City Manager Kenny Haskin may explore options for financing an animal shelter overhaul, the Texarkana, Ark., Board of Directors decided Monday.
The Board unanimously passed a resolution authorizing Haskin to seek proposals for financing an estimated $875,000 in improvements to the Texarkana Animal Care and Adoption Center.
"It's something that really needs to be looked at hard," Animal Services Director Charles Lokey told the Board.
Saying it has been "on life support for several years," Lokey described conditions at the shelter, much of which was first built in the early 1960s. Flooding and frequent electrical outages are problems, as is difficulty in cleaning and disinfecting the older parts of the shelter, and the situation poses health risks for animals, volunteers and employees, he said.
Lokey has developed a new design plan for the shelter he called "tried and true."
"This is a problem that's not going to go away," Mayor Allen Brown said, emphasizing that the resolution does not OK any action beyond exploring options.
Haskin plans to seek financing under a state provision known as Amendment 78.
"The question has always been, 'How are you going to pay for it?' Last year we exhausted a lot of old debt, opening up some cap space for us to issue what we refer to as an Amendment 78 note or, in other words, a 5-year short-term loan," Haskin said in a statement Friday.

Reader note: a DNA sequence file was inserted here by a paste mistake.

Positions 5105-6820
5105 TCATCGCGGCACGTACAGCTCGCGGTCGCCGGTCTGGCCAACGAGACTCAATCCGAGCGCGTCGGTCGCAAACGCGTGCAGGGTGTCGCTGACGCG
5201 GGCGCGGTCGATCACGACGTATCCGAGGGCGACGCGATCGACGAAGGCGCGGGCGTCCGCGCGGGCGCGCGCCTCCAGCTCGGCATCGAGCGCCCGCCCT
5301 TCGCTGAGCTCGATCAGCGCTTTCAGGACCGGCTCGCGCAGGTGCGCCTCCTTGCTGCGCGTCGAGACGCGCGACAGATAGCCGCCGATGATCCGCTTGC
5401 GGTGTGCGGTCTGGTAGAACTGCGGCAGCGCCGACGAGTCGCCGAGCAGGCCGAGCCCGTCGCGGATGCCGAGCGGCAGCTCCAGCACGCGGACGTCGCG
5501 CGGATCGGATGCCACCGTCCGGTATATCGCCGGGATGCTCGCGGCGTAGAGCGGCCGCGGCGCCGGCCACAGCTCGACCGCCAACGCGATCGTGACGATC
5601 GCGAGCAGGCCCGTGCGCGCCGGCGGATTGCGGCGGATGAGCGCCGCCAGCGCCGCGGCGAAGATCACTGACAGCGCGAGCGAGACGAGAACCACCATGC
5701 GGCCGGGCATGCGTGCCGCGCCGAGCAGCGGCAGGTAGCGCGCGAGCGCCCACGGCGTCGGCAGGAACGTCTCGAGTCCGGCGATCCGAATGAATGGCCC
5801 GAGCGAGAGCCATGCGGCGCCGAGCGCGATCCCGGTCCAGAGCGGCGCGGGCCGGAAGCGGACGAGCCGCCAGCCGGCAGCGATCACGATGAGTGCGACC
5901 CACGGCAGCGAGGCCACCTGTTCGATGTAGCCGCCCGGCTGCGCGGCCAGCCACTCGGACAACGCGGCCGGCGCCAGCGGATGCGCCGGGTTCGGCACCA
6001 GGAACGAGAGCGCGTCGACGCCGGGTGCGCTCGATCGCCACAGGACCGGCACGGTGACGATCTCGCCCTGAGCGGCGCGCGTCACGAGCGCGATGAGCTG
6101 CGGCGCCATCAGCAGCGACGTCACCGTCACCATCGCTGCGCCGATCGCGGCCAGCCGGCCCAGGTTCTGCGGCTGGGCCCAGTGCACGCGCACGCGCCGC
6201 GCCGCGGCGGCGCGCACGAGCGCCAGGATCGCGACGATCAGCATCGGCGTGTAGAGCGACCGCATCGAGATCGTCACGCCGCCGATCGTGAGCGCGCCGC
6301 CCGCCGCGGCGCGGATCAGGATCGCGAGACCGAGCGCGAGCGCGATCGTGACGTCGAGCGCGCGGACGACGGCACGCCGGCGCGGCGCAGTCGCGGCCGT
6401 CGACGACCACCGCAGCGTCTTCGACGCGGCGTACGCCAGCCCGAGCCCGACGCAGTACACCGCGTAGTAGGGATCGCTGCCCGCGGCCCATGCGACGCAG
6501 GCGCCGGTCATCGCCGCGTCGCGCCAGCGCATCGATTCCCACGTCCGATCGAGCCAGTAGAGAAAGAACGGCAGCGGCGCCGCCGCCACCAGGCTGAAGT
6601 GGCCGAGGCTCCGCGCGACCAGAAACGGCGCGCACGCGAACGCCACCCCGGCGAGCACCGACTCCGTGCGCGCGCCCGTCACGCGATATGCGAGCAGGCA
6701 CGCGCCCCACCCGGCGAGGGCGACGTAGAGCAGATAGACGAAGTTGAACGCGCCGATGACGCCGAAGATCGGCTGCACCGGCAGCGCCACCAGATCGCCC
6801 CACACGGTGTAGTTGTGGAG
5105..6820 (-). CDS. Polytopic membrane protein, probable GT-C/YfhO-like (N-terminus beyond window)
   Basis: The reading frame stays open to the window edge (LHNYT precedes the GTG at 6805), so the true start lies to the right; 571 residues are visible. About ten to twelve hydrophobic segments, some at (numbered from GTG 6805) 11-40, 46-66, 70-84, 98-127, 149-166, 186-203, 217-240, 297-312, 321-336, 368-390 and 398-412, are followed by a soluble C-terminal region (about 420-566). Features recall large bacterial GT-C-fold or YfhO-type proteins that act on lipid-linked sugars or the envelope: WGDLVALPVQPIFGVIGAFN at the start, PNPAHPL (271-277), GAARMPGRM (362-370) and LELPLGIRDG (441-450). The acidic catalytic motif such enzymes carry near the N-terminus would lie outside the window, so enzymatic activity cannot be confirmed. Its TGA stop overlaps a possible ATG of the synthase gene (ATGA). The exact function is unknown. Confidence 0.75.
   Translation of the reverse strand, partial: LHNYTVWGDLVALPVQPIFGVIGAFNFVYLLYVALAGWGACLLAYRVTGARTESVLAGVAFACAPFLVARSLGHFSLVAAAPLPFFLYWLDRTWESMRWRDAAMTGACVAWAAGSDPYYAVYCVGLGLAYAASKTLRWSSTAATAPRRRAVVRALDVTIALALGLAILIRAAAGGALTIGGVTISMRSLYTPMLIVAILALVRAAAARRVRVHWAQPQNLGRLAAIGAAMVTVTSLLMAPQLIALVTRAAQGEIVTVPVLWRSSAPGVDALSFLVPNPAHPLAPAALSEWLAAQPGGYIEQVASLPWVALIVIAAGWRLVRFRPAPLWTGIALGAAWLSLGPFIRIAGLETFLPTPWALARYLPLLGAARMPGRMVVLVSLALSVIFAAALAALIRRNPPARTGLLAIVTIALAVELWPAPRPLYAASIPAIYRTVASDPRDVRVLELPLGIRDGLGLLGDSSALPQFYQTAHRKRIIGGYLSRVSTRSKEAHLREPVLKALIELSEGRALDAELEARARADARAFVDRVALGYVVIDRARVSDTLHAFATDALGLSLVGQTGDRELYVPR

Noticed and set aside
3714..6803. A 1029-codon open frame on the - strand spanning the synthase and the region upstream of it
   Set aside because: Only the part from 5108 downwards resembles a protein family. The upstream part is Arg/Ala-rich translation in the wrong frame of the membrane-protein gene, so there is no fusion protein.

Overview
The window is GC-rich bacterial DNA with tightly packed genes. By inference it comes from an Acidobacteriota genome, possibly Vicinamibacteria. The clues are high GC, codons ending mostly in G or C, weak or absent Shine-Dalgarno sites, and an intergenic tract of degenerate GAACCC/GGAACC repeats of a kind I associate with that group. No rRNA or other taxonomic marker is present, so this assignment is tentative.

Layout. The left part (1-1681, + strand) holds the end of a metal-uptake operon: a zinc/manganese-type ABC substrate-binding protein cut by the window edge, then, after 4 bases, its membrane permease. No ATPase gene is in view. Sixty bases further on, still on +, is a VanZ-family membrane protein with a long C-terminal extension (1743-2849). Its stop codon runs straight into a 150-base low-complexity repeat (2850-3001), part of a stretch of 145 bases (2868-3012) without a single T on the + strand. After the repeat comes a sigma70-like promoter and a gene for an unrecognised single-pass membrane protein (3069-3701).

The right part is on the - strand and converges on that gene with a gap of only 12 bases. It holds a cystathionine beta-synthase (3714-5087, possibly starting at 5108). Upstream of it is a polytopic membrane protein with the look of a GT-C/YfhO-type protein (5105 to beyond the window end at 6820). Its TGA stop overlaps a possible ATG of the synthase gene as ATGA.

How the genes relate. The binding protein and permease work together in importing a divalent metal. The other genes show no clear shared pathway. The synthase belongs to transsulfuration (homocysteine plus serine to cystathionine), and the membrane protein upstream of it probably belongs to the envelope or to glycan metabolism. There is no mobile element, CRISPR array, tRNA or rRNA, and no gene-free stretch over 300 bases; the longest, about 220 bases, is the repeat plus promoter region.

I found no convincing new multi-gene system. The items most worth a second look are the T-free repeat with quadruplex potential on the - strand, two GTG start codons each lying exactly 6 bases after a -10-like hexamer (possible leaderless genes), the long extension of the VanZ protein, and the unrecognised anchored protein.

Adopted by voters in 2000, Amendment 78 to the Arkansas Constitution created a type of tax increment financing, a way to capture a defined area's increases in property tax revenue to fund redevelopment projects. The amendment allows cities to issue bonds and repay them with such captured revenues.
Redevelopment projects are defined in Amendment 78 as any project "for eliminating, or preventing the development or spread of, slums or blighted, deteriorated, or deteriorating areas, for discouraging the loss of commerce, industry or employment, or for increasing employment."
In other business, the Board approved spending $52,800 to cover a health benefit premium increase of $40.50 per city employee. Last week, the city received notice from the Municipal Health Benefit Program that based on the city's claims, rates would go up effective July 1.
The payment will be made from the city's general fund. The fund balance is about $3.85 million, which would cover city expenditures for 71 days, Finance Director TyRhonda Henderson said. The city must keep at least 60 days' expenditures in reserve.
Ward 4 Director Travis Odom was absent. Monday's was the third consecutive Board meeting he has missed because of health concerns.
The Board's next meeting is scheduled for June 3.